Hearing the Code of the Kingdom – 2
I am so excited to explore this passage with you here and at home, those of us who are joining through livestream. If you’re not in Mark 4, go ahead and turn there.
According to Carl Trueman, we begin to understand how we created the current politics of sexual identity when we grasp three major transitions. First, “The self was psychologized, psychology was then sexualized, and finally sex was politicized.” The self was psychologized — think Rousseau — psychology was then sexualized — thank you, Freud — and then finally, sex was politicized, which is a little more complicated, the overflow of the entire identity politics movement. We don’t have time to unpack all of that right now. But let’s focus in on that first statement. The self was psychologized. What does that mean? Today it’s kind of assumed. But historically speaking, it’s actually relatively new. For example, when Jean-Jacques Rousseau, mid 18th century, wrote his “Confessions,” he claimed to be doing something that, in his words, “has no model.” His objective was to “make known his inner self.” In some ways, he was inventing the autobiography.
But, did he really have no model? Can you think of another earlier version of “Confessions”? Who wrote that? Augustine, 1350 years earlier, late 4th century, wrote his “Confessions.” And the similarities and differences between these two writers is fascinating. Both Augustine and Rousseau lived, at least for parts of their lives, very immoral lives. Augustine today probably would have been diagnosed a sex addict today, prior to becoming a Christian. Rousseau claimed to make some of his greatest, most significant philosophical discoveries with a prostitute. He and his mistress had five children. He forced her to put all five in an orphanage where they would most likely not survive. And then he went on to write (This is disgusting!) one of the most influential books on parenting in all history, although he never raised a child. That’s the quickest way to be an expert, by the way.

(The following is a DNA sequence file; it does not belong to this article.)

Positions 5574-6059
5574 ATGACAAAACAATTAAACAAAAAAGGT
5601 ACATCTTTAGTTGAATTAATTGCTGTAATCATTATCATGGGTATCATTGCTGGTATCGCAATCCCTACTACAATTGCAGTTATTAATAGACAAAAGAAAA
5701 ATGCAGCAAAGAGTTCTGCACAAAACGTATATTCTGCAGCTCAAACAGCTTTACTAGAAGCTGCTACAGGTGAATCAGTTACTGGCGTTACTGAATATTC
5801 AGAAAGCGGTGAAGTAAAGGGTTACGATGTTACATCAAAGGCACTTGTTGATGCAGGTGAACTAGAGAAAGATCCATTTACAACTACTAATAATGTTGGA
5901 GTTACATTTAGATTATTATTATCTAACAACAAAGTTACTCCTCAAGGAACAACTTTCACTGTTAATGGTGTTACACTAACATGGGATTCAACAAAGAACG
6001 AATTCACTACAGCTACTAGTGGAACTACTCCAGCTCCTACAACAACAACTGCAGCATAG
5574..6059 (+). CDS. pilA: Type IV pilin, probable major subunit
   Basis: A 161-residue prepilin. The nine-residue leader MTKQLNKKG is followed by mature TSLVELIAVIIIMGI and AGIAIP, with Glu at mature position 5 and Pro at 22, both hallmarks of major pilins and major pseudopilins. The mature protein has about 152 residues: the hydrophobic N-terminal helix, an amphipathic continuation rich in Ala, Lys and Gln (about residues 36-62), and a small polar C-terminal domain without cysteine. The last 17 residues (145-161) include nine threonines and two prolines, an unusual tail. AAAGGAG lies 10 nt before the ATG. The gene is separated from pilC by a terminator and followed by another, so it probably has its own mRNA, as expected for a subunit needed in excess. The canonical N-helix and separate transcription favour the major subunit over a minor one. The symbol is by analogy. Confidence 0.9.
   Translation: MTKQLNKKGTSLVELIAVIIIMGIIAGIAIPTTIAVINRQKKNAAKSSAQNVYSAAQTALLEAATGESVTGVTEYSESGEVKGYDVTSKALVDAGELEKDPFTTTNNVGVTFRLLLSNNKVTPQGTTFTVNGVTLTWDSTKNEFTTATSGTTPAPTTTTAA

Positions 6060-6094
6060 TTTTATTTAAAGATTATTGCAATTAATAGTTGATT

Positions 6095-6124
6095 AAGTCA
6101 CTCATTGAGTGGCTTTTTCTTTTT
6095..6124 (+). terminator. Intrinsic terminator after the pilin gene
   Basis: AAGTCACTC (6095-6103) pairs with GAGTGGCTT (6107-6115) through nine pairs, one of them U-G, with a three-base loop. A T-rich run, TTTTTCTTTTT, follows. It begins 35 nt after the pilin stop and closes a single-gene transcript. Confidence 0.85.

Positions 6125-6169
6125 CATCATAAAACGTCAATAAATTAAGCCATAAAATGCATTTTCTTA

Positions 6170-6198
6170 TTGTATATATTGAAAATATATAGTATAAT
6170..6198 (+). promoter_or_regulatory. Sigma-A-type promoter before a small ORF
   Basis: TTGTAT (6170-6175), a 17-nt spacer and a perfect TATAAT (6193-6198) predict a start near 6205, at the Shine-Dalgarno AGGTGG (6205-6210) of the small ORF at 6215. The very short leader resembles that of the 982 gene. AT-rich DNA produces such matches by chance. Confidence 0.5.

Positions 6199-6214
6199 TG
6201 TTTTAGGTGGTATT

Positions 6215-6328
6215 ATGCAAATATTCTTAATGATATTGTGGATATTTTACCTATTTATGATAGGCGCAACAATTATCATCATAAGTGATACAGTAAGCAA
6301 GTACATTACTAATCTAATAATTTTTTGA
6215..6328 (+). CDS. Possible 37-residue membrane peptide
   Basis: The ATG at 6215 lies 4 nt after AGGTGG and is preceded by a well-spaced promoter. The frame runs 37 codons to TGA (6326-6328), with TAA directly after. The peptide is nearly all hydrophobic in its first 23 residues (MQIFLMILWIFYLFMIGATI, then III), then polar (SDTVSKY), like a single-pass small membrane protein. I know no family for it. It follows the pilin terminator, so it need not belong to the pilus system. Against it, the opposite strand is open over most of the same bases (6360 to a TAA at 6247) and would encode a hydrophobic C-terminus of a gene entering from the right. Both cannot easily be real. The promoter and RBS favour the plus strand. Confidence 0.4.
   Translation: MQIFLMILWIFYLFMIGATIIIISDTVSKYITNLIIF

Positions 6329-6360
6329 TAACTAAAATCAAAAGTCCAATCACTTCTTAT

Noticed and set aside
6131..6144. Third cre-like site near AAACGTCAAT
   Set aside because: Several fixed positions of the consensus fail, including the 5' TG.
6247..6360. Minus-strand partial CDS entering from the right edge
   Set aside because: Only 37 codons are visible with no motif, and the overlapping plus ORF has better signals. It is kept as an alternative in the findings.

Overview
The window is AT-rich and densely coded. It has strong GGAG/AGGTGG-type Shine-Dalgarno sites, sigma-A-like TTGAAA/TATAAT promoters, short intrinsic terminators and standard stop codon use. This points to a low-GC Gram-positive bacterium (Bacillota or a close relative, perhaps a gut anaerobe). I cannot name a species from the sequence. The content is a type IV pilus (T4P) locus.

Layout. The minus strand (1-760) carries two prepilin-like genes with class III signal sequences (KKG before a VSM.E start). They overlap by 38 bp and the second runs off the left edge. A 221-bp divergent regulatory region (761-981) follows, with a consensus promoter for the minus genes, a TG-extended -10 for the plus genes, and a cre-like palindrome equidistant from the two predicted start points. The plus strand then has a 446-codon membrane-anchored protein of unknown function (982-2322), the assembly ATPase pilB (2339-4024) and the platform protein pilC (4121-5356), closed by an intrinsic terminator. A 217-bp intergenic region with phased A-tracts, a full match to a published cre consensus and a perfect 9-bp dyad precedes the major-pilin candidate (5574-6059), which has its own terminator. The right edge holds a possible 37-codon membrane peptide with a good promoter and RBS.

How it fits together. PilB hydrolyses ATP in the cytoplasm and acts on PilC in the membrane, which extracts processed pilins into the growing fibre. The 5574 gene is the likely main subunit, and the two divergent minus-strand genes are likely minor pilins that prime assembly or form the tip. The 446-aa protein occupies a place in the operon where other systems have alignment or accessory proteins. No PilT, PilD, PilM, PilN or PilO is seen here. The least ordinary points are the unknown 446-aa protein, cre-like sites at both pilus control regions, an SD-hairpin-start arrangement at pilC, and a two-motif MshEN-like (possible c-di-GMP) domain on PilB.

Both “Confessions,” Augustine’s and Rousseau’s, explore the self, but they do it quite differently. Rousseau idolized his inner voice. He believed that truth is found by looking within. Society will contaminate you. He’s famous for having said, “Men are wicked, man is good.” Men, society is wicked. Man in solitude, tuned in to our inner voice, is good. He put these words in the mouth of a priest in one of his writings.
“Conscience, conscience! Divine instinct, immortal and celestial voice, certain guide [that’s key] of a being that is ignorant and limited but intelligent and free; infallible judge [this celestial voice within] of good and bad which makes man like onto God; it is you [this celestial voice] who make the excellence of his nature and the morality of his actions. Without you, I sense nothing in me that raises me above the beasts.”
So, for Rousseau, his Bible was his inner voice, his feelings. And this evolved into what Charles Taylor, a Canadian philosopher, describes today as “a culture of authenticity.” He writes (this is Charles Taylor):
“Our moral salvation comes from recovering authentic moral contact with ourselves… There is a certain way of being that is my way. I am called to live my life in this way and not an imitation of anyone else’s …. If I am not [living my life according to my inner way], I miss the point of my life. I miss what being human is for me.”
It’s a beautiful description of what we mean when we say the self was psychologized. And this psychologized self manifests itself endlessly in our music and our movies. I think, it’s an older example, but “High School Musical,” the movie (one of them), one of the characters sings,
“The answers are all inside of me
All I gotta do is believe.”
That’s Rousseau without a wig. Now, compare Augustine to what Rousseau said. Augustine in his “Confessions,” Book 10, said this:
“For that darkness is lamentable in which the possibilities in me are hidden from myself;”